A healthcare professional from Indiana came down with Middle East Respiratory Syndrome (MERS), a deadly respiratory virus, last week after returning from a trip to Saudi Arabia. This is the first case of MERS reported in the United States. His condition is improving, according to his doctors who are monitoring him at Community Hospital in Munster, Indiana, and he doesn't seem to have infected anyone else. Here's what you need to know about MERS, the SARS-like virus that he's battling.
1. It's very unlikely that you'll get it.
Even though MERS has been making headlines since the first reported case in Jordan in April 2012, there have only been 401 confirmed cases globally. All known cases have resulted from individuals either being in the Middle East, visiting the Middle East, or caring for someone who contracted the virus while visiting the Middle East. The Indiana man did travel on a plane and bus during his trip home, but none of his fellow passengers have reported illness. Though the disease can pass between humans, so far that's only happened in instances of extreme close contact.
2. But if you do, it's pretty dangerous.
Of the 401 people who have contracted the virus, 93 have died from the disease, giving MERS a much higher mortality rate than Severe Acute Respiratory Syndrome (SARS) or the flu. Currently, there is no standard treatment for the disease, either. The virus largely affects the respiratory system, so doctors focus on helping patients breathe safely, maintaining key organ functions, and managing symptoms while they fight off the disease. The main symptoms of the disease are fever, coughing and shortness of breath. Anyone who is experiencing these symptoms should see their doctor if they've traveled to the Middle East in the past 12 weeks, or come in close contact with someone who has.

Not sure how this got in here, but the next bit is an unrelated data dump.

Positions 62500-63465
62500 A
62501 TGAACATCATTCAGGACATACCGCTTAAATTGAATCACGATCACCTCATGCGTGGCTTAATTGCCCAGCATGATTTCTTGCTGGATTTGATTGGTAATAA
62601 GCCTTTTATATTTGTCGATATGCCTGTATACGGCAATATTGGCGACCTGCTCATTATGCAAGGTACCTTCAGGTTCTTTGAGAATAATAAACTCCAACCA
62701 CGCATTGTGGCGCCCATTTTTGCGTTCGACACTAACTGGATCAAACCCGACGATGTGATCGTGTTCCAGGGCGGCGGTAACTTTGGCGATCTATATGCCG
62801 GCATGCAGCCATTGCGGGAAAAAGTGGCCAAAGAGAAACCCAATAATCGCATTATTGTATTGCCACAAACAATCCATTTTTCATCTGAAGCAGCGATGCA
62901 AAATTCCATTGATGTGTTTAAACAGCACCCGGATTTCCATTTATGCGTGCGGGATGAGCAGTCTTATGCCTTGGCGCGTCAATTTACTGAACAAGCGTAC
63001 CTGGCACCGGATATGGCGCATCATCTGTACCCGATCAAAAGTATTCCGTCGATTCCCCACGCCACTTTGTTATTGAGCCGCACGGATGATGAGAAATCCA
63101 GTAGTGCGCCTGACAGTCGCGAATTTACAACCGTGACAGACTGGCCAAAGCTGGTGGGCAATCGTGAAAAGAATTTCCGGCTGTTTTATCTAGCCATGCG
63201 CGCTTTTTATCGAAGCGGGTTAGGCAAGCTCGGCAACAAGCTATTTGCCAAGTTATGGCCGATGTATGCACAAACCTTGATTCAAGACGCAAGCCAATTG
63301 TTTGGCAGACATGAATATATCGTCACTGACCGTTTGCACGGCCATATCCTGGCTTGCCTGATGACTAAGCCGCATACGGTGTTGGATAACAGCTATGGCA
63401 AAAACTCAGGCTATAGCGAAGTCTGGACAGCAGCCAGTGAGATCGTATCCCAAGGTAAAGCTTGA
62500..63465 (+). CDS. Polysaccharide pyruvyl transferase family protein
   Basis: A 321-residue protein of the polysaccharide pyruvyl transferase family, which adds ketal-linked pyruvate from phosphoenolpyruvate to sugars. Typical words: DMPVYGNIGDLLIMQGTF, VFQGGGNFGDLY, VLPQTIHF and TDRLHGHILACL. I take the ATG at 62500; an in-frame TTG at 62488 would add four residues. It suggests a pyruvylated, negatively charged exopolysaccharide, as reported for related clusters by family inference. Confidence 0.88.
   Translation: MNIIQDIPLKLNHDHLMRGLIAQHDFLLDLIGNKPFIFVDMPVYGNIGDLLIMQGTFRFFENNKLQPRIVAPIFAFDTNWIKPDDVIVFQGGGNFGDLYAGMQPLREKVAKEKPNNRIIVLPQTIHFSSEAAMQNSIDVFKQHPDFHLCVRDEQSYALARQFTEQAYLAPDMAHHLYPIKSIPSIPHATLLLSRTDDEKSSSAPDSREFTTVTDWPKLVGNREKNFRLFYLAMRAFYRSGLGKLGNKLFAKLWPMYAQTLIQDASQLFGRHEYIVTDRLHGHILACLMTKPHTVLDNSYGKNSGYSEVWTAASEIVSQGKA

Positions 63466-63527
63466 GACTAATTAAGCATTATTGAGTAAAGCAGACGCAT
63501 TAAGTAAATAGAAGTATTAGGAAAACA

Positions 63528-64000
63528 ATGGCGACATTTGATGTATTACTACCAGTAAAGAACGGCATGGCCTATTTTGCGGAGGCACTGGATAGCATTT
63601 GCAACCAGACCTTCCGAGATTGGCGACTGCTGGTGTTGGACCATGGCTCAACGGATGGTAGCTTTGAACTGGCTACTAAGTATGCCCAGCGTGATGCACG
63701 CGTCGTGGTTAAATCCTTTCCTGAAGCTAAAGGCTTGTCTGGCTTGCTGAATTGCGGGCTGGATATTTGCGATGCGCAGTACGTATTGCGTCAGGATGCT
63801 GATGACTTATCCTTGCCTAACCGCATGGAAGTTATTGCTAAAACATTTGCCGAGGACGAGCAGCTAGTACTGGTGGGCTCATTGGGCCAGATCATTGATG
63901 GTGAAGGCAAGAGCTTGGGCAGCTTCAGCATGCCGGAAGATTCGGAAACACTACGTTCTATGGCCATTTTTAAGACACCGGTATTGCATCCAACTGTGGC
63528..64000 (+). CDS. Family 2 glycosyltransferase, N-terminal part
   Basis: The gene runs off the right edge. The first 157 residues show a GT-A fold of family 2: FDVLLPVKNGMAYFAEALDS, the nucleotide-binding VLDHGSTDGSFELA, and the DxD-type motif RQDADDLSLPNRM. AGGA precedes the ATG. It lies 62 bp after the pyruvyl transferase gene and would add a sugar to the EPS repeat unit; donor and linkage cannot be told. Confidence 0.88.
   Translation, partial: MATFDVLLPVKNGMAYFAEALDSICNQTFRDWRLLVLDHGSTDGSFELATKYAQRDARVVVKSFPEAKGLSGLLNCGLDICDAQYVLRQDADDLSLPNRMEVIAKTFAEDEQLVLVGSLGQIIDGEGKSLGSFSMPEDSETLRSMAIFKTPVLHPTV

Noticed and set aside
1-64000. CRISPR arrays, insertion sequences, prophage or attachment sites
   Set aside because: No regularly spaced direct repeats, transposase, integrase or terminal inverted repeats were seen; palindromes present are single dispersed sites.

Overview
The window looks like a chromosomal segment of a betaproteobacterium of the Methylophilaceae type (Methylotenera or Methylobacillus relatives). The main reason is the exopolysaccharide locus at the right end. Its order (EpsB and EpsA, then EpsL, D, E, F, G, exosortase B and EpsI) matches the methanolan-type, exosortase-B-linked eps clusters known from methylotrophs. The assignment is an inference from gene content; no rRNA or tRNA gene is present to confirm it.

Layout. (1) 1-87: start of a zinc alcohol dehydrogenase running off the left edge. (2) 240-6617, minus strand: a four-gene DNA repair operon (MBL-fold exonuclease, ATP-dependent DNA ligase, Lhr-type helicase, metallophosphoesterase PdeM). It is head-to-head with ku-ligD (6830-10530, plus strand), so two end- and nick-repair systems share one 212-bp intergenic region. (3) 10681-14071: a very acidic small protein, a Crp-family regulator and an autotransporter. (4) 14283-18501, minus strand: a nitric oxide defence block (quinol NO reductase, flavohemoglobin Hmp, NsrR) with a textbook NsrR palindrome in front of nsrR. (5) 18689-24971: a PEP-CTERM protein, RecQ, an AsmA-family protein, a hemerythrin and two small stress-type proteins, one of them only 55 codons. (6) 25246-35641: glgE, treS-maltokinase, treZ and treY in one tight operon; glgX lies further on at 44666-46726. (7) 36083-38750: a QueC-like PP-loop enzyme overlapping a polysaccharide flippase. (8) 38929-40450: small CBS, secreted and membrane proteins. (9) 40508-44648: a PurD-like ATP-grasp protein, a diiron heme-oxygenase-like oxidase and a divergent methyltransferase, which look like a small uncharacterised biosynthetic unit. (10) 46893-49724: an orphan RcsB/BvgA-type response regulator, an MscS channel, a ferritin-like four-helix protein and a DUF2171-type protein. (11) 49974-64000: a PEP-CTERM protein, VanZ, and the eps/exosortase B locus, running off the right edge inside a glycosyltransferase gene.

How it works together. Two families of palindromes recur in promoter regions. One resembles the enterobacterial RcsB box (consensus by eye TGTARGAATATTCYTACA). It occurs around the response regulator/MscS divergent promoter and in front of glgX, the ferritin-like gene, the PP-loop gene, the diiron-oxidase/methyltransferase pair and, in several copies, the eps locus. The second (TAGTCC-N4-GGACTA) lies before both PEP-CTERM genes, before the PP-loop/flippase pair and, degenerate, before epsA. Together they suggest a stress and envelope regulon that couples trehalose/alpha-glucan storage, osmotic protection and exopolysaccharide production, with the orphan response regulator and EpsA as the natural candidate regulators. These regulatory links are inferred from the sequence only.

3. MERS is a coronavirus like SARS, but it's not SARS.
Coronaviruses are a group of RNA viruses that include MERS, SARS and most cases of the common cold. They affect humans and many animals, and in some cases are thought to jump between humans to animals. For example, researchers believe that both SARS and MERS originated in bats. When SARS surfaced in China in 2002, it spread more quickly, eventually infecting over 8,000 people and killing 750. MERS is more deadly than SARS, but it's also less likely to spread.
4. There isn't a MERS or SARS vaccine.
Public health efforts to stop the spread of SARS succeeded, but there is still no vaccine for the disease. There isn't a vaccine for MERS yet either, though researchers are starting to explore the possibility.
5. You can still travel to the Middle East.
While Saudi Arabia put out a travel warning for anyone coming in to their country in the summer of 2013, the Centers for Disease Control has not urged people to stay away from the region. If you do plan to travel, taking precautions like hand washing; not touching your mouth, nose or ears; and avoiding sick people should help you stay safe. The virus is more likely to affect older people, particularly if they have another condition that is affecting their health.
5 Things You Need To Know About MERS originally appeared on Everyday Health
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